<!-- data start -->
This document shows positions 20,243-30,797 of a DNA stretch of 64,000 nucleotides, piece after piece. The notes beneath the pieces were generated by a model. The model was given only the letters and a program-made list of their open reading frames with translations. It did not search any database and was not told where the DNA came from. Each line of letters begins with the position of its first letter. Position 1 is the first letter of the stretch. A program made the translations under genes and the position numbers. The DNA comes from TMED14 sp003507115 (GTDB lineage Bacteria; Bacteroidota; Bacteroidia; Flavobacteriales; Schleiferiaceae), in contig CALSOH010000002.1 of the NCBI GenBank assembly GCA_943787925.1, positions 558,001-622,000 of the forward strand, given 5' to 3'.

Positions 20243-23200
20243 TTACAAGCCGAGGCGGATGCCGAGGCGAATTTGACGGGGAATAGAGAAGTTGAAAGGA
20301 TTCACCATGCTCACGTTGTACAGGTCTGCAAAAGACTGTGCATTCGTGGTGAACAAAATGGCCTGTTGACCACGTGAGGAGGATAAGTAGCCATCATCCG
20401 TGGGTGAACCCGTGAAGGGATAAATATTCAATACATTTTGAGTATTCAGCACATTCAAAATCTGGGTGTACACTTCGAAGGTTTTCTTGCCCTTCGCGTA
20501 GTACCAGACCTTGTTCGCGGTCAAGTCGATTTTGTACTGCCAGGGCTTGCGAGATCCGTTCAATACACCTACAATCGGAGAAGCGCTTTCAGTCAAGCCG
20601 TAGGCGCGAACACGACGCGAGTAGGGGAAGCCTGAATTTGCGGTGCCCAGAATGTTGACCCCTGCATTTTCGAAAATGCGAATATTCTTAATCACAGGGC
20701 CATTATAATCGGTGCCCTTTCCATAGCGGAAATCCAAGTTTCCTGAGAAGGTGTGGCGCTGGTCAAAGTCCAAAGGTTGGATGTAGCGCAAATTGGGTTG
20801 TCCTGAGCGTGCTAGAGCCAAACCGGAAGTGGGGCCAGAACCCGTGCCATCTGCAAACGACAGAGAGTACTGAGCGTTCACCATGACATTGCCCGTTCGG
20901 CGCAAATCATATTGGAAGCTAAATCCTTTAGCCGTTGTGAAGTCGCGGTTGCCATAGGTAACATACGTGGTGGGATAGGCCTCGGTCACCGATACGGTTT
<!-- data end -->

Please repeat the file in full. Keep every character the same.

This document shows positions 20,243-30,797 of a DNA stretch of 64,000 nucleotides, piece after piece. The notes beneath the pieces were generated by a model. The model was given only the letters and a program-made list of their open reading frames with translations. It did not search any database and was not told where the DNA came from. Each line of letters begins with the position of its first letter. Position 1 is the first letter of the stretch. A program made the translations under genes and the position numbers. The DNA comes from TMED14 sp003507115 (GTDB lineage Bacteria; Bacteroidota; Bacteroidia; Flavobacteriales; Schleiferiaceae), in contig CALSOH010000002.1 of the NCBI GenBank assembly GCA_943787925.1, positions 558,001-622,000 of the forward strand, given 5' to 3'.

Positions 20243-23200
20243 TTACAAGCCGAGGCGGATGCCGAGGCGAATTTGACGGGGAATAGAGAAGTTGAAAGGA
20301 TTCACCATGCTCACGTTGTACAGGTCTGCAAAAGACTGTGCATTCGTGGTGAACAAAATGGCCTGTTGACCACGTGAGGAGGATAAGTAGCCATCATCCG
20401 TGGGTGAACCCGTGAAGGGATAAATATTCAATACATTTTGAGTATTCAGCACATTCAAAATCTGGGTGTACACTTCGAAGGTTTTCTTGCCCTTCGCGTA
20501 GTACCAGACCTTGTTCGCGGTCAAGTCGATTTTGTACTGCCAGGGCTTGCGAGATCCGTTCAATACACCTACAATCGGAGAAGCGCTTTCAGTCAAGCCG
20601 TAGGCGCGAACACGACGCGAGTAGGGGAAGCCTGAATTTGCGGTGCCCAGAATGTTGACCCCTGCATTTTCGAAAATGCGAATATTCTTAATCACAGGGC
20701 CATTATAATCGGTGCCCTTTCCATAGCGGAAATCCAAGTTTCCTGAGAAGGTGTGGCGCTGGTCAAAGTCCAAAGGTTGGATGTAGCGCAAATTGGGTTG
20801 TCCTGAGCGTGCTAGAGCCAAACCGGAAGTGGGGCCAGAACCCGTGCCATCTGCAAACGACAGAGAGTACTGAGCGTTCACCATGACATTGCCCGTTCGG
20901 CGCAAATCATATTGGAAGCTAAATCCTTTAGCCGTTGTGAAGTCGCGGTTGCCATAGGTAACATACGTGGTGGGATAGGCCTCGGTCACCGATACGGTTT